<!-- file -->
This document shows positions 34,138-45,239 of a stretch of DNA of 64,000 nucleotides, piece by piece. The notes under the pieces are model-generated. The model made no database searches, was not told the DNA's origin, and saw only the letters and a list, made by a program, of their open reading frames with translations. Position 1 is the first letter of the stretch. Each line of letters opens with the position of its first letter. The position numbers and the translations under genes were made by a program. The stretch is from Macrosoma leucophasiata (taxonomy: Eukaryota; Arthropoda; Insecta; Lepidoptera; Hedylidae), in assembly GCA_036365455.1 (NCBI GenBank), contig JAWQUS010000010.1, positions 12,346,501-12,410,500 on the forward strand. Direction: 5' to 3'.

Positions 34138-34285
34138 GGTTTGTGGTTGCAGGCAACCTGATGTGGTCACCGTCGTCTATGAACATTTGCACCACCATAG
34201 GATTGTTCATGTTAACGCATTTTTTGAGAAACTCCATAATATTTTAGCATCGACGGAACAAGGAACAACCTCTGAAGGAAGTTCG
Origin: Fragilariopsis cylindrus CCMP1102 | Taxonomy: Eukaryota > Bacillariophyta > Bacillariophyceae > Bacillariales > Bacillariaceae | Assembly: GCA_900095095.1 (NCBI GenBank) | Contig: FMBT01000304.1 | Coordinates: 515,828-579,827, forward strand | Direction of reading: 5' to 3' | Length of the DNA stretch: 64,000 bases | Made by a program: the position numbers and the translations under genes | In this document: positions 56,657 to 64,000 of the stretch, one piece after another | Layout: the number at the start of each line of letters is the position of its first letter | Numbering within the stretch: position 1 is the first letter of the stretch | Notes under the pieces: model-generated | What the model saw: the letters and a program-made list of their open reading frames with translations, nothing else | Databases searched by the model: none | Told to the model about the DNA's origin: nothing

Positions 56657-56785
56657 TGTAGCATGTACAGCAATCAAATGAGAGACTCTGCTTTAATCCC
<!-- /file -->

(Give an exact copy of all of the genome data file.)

This document shows positions 34,138-45,239 of a stretch of DNA of 64,000 nucleotides, piece by piece. The notes under the pieces are model-generated. The model made no database searches, was not told the DNA's origin, and saw only the letters and a list, made by a program, of their open reading frames with translations. Position 1 is the first letter of the stretch. Each line of letters opens with the position of its first letter. The position numbers and the translations under genes were made by a program. The stretch is from Macrosoma leucophasiata (taxonomy: Eukaryota; Arthropoda; Insecta; Lepidoptera; Hedylidae), in assembly GCA_036365455.1 (NCBI GenBank), contig JAWQUS010000010.1, positions 12,346,501-12,410,500 on the forward strand. Direction: 5' to 3'.

Positions 34138-34285
34138 GGTTTGTGGTTGCAGGCAACCTGATGTGGTCACCGTCGTCTATGAACATTTGCACCACCATAG
34201 GATTGTTCATGTTAACGCATTTTTTGAGAAACTCCATAATATTTTAGCATCGACGGAACAAGGAACAACCTCTGAAGGAAGTTCG
Origin: Fragilariopsis cylindrus CCMP1102 | Taxonomy: Eukaryota > Bacillariophyta > Bacillariophyceae > Bacillariales > Bacillariaceae | Assembly: GCA_900095095.1 (NCBI GenBank) | Contig: FMBT01000304.1 | Coordinates: 515,828-579,827, forward strand | Direction of reading: 5' to 3' | Length of the DNA stretch: 64,000 bases | Made by a program: the position numbers and the translations under genes | In this document: positions 56,657 to 64,000 of the stretch, one piece after another | Layout: the number at the start of each line of letters is the position of its first letter | Numbering within the stretch: position 1 is the first letter of the stretch | Notes under the pieces: model-generated | What the model saw: the letters and a program-made list of their open reading frames with translations, nothing else | Databases searched by the model: none | Told to the model about the DNA's origin: nothing

Positions 56657-56785
56657 TGTAGCATGTACAGCAATCAAATGAGAGACTCTGCTTTAATCCC